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Evaluate Docking Result

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Evaluate Docking Result

I have a set of outputs conformation from rosetta after hotspot placement. It's a docking of antigen and antibody. So, how should i evaluate the results? I filtered out the top100 lowest ddG, but, when proceeding to SASA, shape complementarity score and number of hydrogen bond, the results varied. Some having more H-bond with lower Sc score ( around 0.3-0.4). Some with no H-bond but better Sc score.

For example:
A: -31 ddG, 3 H-bond, 2641 SASA, 0.565 Sc
B: -29 ddG, 0 H-bond, 2050 SASA, 0.610 Sc
C: -20 ddG, 5 H-bond, 2039 SASA, 0.323 Sc

How can I determine which one is a better docking conformation?

Thank you.

Post Situation: 
Thu, 2014-07-03 11:31

I asked around to some of the people who do antibody docking, and their main recommendation in evaluation is to take a look at the output structures in PyMol or the like, and see if they look reasonable and look like native antibody-antigen complexes. In addition to the metrics you're looking at, they also suggest looking at packing (either visually or with "packstat" metrics), and the number of buried unsatisfied hydrogen bonds, as opposed to simply raw numbers of hydrogen bonds. (Buried unsatisfied hydrogen bonds are atoms which could be making a hydrogen bond but aren't, and which can't make one to the implicit solvent. You'll want to keep this number low.) Having good solvation energies (numerically low fa_sol scores) for the complex was also suggested. The use of the InterfaceAnalyzer application ( was recommended for generating relevant metrics. Comments were that Sc tends to be low in antibody interfaces, so that's not always a reliable discriminant, and that hydrophobic surface area burial tends to be more reliable than just total surface area burial.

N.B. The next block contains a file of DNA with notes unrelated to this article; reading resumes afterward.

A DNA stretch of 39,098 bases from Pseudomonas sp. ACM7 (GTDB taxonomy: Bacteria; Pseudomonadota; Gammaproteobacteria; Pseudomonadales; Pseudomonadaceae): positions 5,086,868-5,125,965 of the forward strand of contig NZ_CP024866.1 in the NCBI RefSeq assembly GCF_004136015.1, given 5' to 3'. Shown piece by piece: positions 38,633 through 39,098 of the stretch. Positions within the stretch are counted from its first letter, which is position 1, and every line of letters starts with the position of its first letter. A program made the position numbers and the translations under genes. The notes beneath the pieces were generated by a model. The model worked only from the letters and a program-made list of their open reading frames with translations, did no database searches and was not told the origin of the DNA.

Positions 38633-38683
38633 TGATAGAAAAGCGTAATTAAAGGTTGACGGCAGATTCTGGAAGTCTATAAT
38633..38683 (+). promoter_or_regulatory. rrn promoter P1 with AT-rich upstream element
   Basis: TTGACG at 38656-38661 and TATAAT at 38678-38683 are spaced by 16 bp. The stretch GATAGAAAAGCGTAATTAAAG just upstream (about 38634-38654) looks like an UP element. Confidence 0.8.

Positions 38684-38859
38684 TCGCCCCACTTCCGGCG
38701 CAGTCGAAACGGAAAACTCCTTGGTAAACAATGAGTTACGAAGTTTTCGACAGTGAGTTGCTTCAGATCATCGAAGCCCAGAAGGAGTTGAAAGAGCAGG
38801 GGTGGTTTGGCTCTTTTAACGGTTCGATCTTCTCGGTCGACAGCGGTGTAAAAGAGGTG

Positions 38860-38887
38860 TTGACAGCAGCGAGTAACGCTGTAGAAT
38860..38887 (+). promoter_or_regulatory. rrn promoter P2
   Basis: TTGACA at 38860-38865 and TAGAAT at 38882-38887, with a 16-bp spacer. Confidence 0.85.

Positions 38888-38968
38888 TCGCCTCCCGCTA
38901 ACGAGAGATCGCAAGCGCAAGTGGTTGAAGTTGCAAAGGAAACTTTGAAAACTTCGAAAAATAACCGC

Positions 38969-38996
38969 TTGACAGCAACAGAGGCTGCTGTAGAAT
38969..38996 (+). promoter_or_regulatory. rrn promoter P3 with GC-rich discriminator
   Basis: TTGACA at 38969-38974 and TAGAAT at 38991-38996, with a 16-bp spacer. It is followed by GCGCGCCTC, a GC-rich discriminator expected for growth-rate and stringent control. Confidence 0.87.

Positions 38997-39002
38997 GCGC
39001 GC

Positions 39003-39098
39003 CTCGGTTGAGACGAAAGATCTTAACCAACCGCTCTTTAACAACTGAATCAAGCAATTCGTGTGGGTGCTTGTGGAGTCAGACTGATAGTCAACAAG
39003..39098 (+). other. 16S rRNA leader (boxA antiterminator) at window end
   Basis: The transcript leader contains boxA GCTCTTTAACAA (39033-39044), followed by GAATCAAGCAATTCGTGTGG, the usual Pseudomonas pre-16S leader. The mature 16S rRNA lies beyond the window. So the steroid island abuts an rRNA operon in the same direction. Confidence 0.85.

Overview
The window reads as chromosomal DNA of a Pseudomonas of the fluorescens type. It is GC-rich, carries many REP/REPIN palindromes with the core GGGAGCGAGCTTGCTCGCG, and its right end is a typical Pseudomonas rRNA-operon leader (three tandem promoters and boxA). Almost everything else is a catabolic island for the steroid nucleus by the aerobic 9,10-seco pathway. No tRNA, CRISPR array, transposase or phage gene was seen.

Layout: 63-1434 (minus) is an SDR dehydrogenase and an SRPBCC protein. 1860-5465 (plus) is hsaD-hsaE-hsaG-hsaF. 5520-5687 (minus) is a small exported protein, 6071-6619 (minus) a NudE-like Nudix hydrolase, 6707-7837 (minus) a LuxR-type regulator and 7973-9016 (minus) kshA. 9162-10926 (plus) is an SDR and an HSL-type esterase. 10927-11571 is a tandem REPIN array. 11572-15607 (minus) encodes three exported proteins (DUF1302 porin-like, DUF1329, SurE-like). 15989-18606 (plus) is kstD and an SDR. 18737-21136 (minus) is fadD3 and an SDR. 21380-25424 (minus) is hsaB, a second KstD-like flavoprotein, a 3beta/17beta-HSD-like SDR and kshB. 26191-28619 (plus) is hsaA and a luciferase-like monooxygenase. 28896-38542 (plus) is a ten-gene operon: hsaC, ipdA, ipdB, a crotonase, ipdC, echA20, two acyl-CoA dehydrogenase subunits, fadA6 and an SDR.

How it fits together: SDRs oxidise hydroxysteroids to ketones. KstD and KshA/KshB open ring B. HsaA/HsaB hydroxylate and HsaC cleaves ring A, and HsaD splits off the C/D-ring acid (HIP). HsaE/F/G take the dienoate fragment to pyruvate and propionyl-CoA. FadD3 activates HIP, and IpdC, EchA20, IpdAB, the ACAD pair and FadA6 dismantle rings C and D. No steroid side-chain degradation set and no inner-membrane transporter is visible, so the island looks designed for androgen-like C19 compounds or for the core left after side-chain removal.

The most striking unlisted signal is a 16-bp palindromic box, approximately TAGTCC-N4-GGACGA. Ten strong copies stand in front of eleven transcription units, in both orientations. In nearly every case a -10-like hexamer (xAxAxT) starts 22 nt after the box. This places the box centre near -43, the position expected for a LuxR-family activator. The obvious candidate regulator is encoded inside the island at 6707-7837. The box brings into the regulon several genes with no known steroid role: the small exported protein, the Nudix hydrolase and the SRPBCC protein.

One thing you might want to do is to run some known antibody/antigen interfaces which are similar to your system through the InterfaceAnalyzer. This way you can get a sense of where the metrics should be for "native-like" interfaces, and thus can discard models which are much worse than they "should" be.

Wed, 2014-07-16 08:07